Monthly Archives: January 2017

The author head shot dilemma: professional or DIY?


This is something I was undecided on for a long time: do I need a professional author head shot?

All the self-publishing experts I know say yes, you do. They say it’s an investment in your work. They say it reflects a professional ethos. They say that a cropped image of you squinting in the sun on holiday with a disembodied arm around your shoulders may not send the right message about your work.

Then there’s our old friend, self-doubt. I’m ‘only’ self-publishing, after all. I’m trying to keep my costs down. The cropped holiday snap will do fine, won’t it? Who do I think I am?

I found that my decision was made even harder by the fact that I already had a very nice author photo, taken by a friend who does photography in his spare time and is excellent at it. The snags were: 1) The picture is several years old. Hands up, I (sadly) don’t look much like that any more. 2) My friend had very kindly taken the picture free of charge. I value the friendship and didn’t want to ask him for more free work, nor I did I want to cause him awkwardness or embarrassment by trying to insist on paying him.

After agonising over the decision a little longer (I can be indecisive!), I decided to grab the bull by the horns. I would go professional.

I found a local, female photographer. This was important to me. Don’t get me wrong, I love my big, established brands when it suits me, but when it comes to bespoke work, especially anything artistic, I try to support my local economy and women who are setting up in business on their own.

Enter Bara Alich, whose work I had seen and loved in a local charity calendar. Bara works from a pop-up studio in a room in her home. She tears down the studio after each shoot because the room is used by the family the rest of the time. She brings in a local make-up artist to prep subjects before shoots. She’s incredibly nice (I had a cold at the time, and she made me fresh honey, lemon and ginger tea!), professional and ambitious. That’s the kind of set-up I like.

Here we are getting ready for the shoot:

orla-and-bara-sept-2016

Bara took huge pains to find out from me what I was aiming for with the photo. She made me think about what I really wanted the photo to ‘say’. My book is about mental health issues so, together, we worked out that we wanted the result to show friendliness, kindness and understanding, yet strength and reliability as well.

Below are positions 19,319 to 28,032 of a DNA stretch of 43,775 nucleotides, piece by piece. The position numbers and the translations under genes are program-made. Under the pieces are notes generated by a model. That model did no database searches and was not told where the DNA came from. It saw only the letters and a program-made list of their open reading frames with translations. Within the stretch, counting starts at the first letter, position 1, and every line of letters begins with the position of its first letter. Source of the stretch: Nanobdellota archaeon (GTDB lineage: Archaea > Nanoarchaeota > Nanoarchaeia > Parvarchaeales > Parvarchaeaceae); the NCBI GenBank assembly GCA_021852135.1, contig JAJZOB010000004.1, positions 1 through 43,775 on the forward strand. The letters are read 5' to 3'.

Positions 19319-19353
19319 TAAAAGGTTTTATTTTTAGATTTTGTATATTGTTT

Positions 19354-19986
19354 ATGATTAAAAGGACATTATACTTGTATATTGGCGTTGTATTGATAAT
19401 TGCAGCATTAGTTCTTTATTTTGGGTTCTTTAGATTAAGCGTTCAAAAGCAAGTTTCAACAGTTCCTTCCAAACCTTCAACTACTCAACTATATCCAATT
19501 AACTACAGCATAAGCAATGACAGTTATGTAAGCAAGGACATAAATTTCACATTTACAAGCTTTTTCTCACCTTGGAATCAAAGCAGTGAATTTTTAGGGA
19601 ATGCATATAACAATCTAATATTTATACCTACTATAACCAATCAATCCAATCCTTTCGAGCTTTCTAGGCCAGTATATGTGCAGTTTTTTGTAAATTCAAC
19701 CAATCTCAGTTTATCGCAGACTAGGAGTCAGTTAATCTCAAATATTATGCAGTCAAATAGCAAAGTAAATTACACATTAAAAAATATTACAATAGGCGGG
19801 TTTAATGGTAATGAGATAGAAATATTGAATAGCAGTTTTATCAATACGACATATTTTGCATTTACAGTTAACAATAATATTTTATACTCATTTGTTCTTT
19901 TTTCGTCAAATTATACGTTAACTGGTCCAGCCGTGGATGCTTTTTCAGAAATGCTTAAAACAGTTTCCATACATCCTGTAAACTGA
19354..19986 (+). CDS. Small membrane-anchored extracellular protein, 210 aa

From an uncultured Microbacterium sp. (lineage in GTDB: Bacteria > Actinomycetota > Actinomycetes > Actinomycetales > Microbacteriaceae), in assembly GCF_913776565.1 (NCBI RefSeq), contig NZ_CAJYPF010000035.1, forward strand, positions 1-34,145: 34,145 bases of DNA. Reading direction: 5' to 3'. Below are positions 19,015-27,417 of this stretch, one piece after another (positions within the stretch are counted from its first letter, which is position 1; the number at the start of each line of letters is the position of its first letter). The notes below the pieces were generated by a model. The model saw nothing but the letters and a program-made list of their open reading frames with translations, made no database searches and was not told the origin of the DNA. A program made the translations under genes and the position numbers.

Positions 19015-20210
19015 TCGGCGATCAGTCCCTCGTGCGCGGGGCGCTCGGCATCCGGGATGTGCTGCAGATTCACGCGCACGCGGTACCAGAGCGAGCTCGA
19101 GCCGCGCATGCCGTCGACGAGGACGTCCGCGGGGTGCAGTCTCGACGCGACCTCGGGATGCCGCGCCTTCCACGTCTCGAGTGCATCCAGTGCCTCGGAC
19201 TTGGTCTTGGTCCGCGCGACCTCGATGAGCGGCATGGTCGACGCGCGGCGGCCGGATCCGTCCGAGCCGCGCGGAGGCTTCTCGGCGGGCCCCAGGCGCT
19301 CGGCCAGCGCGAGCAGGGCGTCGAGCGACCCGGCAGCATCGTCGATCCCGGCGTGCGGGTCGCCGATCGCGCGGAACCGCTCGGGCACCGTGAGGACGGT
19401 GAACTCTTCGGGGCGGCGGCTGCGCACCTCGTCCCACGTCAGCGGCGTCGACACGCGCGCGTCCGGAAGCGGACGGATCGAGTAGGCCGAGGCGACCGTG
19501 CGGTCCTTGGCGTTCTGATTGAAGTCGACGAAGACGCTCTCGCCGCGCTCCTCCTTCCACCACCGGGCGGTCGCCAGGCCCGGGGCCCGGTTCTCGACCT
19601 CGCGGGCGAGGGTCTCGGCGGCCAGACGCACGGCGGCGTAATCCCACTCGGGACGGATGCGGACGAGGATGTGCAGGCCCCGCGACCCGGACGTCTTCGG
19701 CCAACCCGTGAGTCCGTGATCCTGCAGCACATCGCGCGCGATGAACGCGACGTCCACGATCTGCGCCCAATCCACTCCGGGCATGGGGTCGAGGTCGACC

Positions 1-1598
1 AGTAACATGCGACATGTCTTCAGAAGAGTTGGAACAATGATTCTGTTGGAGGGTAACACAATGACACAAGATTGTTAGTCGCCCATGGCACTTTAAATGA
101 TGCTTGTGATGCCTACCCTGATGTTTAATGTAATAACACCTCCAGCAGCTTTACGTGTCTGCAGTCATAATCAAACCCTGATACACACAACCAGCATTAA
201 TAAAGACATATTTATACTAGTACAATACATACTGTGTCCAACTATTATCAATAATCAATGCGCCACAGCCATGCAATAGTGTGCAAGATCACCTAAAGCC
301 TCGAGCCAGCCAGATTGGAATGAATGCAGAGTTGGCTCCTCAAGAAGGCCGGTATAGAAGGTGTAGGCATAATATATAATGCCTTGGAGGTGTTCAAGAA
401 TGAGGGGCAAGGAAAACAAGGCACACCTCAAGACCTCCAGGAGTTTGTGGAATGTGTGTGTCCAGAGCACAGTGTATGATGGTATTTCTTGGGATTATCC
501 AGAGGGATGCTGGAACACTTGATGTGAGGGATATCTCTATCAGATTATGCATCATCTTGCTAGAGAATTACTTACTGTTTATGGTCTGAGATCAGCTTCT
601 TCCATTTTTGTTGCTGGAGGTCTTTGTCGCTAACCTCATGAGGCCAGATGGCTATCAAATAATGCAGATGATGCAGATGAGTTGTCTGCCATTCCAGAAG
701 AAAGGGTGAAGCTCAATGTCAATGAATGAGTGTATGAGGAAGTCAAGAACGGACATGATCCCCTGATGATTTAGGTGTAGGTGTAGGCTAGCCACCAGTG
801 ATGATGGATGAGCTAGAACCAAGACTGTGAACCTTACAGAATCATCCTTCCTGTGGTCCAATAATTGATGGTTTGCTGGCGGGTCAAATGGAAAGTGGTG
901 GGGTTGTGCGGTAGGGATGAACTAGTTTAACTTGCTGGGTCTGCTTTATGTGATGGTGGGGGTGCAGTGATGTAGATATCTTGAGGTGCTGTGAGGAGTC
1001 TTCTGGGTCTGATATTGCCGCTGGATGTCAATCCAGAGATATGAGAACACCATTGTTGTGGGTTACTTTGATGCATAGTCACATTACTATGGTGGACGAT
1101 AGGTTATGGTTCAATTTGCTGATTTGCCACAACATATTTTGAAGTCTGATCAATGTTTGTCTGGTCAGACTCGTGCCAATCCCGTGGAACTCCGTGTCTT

Bara helped me pick outfits that would fit in with those key words, and her make-up artist did a very professional job (and managed to cover up the rotten cold!). Here’s the result:

Portrait by Bara Alich Photography

It is always cringe-inducing to look at pictures of yourself, but I am happy with this one. It fulfils my expectations and hopefully, it does something to persuade people that my book is worth a look.

You do have to grin and bear it when you’re handing over money for a self-financed project – and that little voice saying “You could have just done it yourself” never quite goes away. I’m happy with my decision and with the result.

PS. My next post will be the book cover reveal! Stay tuned!

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My new book ‘Mental’ comes out this year


Allow me to be selfish for a moment. 2017 is going to be a huge year for me because this is the year that I publish my first book.

It’s a book of short stories and it’s called ‘Mental’. The stories all deal with the issue of mental health as it affects the five main characters, who are of different ages and backgrounds. My aim with the book – apart from creating a piece of work that hopefully has some artistic merit! – is to shed light into the often darkened corners of our mental worlds.

I’m self-publishing the book, a process that so far has been mostly enjoyable. As a child, I was fascinated with the physicality of books. I tried a few times to make my own, in an attempt to fulfil my dream of seeing my name on a front cover.

Armed with the Olivetti typewriter that Santa had brought, my drawing pens, paper and folders liberated from my Dad’s workplace, and lots of sellotape, I sadly found that the results were never quite up to my expectations. Back then, this was the best I could do (this ‘book’ was the result of a school history project): 


Had I been born only a few decades later, my younger self could simply have used one of today’s self-publishing platforms to publish my early attempts at a novel.

For Mental, I’m using Kindle Direct Publishing (KDP) for the ebook and CreateSpace, Amazon’s print-on-demand service, for the print version.

One of the most exciting tasks so far has been working with an awesome graphic designer to create the cover of the book. I’ll be revealing the cover on this blog very soon!

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